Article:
(8) Bathroom floor basket. This is similar to the kitchen sink device, but it more about catching hair and other junk on the floor. Of course, you need some backstory. Korean bathrooms are entirely tiled: the whole idea of carpet (or drywall) in a bathroom is downright insane. Here, you have no tub (go to the public bath if you want to soak) and showers drain into the floor with a cool built-in trap/cup. Shower doors or curtains are optional and special covers protect the outlets and toilet paper from water spray if your shower spray hose goes awry or you want to hose down the whole bathroom. The downside? the floor is usually wet, which explains why most Korean bathrooms provide a pair of plastic slippers (and why socks are the last thing I put on before leaving the house).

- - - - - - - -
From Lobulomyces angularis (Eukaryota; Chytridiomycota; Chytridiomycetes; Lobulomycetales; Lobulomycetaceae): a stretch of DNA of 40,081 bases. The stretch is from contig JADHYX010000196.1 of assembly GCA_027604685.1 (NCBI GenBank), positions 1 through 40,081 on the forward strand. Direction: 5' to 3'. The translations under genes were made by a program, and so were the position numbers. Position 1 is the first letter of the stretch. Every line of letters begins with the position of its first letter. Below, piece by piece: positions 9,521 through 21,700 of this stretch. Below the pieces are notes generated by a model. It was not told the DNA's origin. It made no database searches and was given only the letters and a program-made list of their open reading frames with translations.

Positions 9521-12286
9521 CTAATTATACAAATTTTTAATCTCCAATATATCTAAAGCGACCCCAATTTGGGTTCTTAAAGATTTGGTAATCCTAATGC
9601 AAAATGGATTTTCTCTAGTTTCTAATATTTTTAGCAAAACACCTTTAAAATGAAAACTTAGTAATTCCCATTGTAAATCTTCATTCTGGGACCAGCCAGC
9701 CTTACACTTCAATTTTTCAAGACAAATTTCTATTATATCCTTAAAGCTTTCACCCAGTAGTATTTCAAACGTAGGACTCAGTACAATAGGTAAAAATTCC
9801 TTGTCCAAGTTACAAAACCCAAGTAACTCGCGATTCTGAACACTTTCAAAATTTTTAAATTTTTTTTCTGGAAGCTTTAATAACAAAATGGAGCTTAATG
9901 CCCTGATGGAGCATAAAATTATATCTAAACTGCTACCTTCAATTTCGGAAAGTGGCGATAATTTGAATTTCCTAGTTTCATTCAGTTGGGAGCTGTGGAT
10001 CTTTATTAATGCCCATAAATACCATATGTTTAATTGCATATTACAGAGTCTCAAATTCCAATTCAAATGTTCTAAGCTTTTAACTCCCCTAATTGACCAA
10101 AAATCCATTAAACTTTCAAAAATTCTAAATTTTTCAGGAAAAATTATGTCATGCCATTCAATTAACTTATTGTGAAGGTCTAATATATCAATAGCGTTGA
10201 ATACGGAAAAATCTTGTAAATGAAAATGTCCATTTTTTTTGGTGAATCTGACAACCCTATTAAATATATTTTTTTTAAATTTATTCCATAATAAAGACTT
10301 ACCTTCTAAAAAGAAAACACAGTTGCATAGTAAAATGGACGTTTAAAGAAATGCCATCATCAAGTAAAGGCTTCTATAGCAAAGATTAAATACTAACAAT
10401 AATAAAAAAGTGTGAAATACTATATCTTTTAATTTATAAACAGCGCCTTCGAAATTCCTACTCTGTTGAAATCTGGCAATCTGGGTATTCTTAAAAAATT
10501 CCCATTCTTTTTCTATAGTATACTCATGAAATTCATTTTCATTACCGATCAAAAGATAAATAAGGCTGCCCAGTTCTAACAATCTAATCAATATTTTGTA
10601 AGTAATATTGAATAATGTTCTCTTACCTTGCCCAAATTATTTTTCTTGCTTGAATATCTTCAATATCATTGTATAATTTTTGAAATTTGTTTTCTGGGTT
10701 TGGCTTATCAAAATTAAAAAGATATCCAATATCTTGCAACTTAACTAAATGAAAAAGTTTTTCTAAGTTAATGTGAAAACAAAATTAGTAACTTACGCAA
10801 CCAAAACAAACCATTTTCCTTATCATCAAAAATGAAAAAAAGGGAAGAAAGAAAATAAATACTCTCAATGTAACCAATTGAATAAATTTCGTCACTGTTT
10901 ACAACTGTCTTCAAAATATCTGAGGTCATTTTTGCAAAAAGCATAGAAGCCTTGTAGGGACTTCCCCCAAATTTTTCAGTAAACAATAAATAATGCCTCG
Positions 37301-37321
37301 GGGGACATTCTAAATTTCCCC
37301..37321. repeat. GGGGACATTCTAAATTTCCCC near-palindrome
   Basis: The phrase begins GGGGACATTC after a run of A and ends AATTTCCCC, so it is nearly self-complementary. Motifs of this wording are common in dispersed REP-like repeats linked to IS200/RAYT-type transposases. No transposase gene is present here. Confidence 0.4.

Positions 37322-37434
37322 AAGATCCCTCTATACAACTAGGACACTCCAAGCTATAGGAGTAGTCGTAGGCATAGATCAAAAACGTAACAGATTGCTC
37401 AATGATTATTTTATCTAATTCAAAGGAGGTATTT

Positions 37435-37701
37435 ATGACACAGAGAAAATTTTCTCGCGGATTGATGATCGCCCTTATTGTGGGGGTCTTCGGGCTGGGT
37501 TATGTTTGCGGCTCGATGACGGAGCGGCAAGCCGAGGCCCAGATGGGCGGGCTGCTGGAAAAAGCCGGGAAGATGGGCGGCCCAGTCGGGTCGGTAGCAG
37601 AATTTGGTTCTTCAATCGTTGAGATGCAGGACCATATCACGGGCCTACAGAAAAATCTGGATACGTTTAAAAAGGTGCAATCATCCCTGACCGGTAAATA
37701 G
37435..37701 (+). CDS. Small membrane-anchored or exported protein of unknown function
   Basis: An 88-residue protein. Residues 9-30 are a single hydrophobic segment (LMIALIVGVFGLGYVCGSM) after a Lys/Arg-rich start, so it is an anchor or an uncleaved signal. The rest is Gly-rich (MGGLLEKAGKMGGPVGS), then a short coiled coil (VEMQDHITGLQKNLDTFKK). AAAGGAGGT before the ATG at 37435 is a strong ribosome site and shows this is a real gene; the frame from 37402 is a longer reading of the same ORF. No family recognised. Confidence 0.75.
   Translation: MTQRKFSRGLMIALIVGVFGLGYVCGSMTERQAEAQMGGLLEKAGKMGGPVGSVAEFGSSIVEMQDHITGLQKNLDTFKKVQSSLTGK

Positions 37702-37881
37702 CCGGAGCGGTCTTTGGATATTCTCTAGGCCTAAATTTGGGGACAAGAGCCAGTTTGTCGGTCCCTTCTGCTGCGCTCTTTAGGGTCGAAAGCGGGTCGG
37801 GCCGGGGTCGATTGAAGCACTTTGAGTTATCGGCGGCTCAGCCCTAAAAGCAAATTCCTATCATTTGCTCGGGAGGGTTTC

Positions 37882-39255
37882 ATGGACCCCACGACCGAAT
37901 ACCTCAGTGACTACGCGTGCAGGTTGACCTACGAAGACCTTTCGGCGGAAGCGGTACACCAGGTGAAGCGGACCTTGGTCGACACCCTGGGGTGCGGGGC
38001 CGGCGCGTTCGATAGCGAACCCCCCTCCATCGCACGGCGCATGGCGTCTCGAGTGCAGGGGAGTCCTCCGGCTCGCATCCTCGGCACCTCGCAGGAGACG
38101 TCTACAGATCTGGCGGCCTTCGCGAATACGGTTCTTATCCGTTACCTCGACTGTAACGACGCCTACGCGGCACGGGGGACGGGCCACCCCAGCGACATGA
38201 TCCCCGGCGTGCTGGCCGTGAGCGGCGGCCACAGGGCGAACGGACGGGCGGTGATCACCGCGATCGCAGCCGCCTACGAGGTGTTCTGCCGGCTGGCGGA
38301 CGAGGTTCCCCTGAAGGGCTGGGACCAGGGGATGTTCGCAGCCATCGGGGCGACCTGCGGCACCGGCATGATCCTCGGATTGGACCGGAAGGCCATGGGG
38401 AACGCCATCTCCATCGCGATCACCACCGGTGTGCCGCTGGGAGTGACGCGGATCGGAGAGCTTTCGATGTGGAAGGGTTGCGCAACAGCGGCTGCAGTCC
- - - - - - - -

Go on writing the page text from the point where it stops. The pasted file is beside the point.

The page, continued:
(9) Fast food take-out cup bags: At least at our Burger King (there are TWO in our city now!!), take-out cups are placed in pouched plastic bags – making it very easy to carry several cups in a bag slung over your thumb while you enter your doorcode. (And, yes, there are some "weird" sandwiches on the menu, but I always order this: Lone-geh cheek-een sahn-weech sate-eh; coca-cola jeero. Can you decode the Korean pronunciation of English words? :) ).

(10) Tunes instead of bells or buzzers: You never hear buzzers or bells here. Instead, you hear little tunes. Our washing machine sings a tune when the cycle is finished. The kids school has 5-7 second tunes instead of bells to signal each period. The trains and subway use nice little tunes to announce stops. So soothing. And absolutely perfect for a country where each city has cartoon city logos and cartoon safety videos, etc.

So, dear readers:  which invention do you like the best?  Which ones did I miss?  :)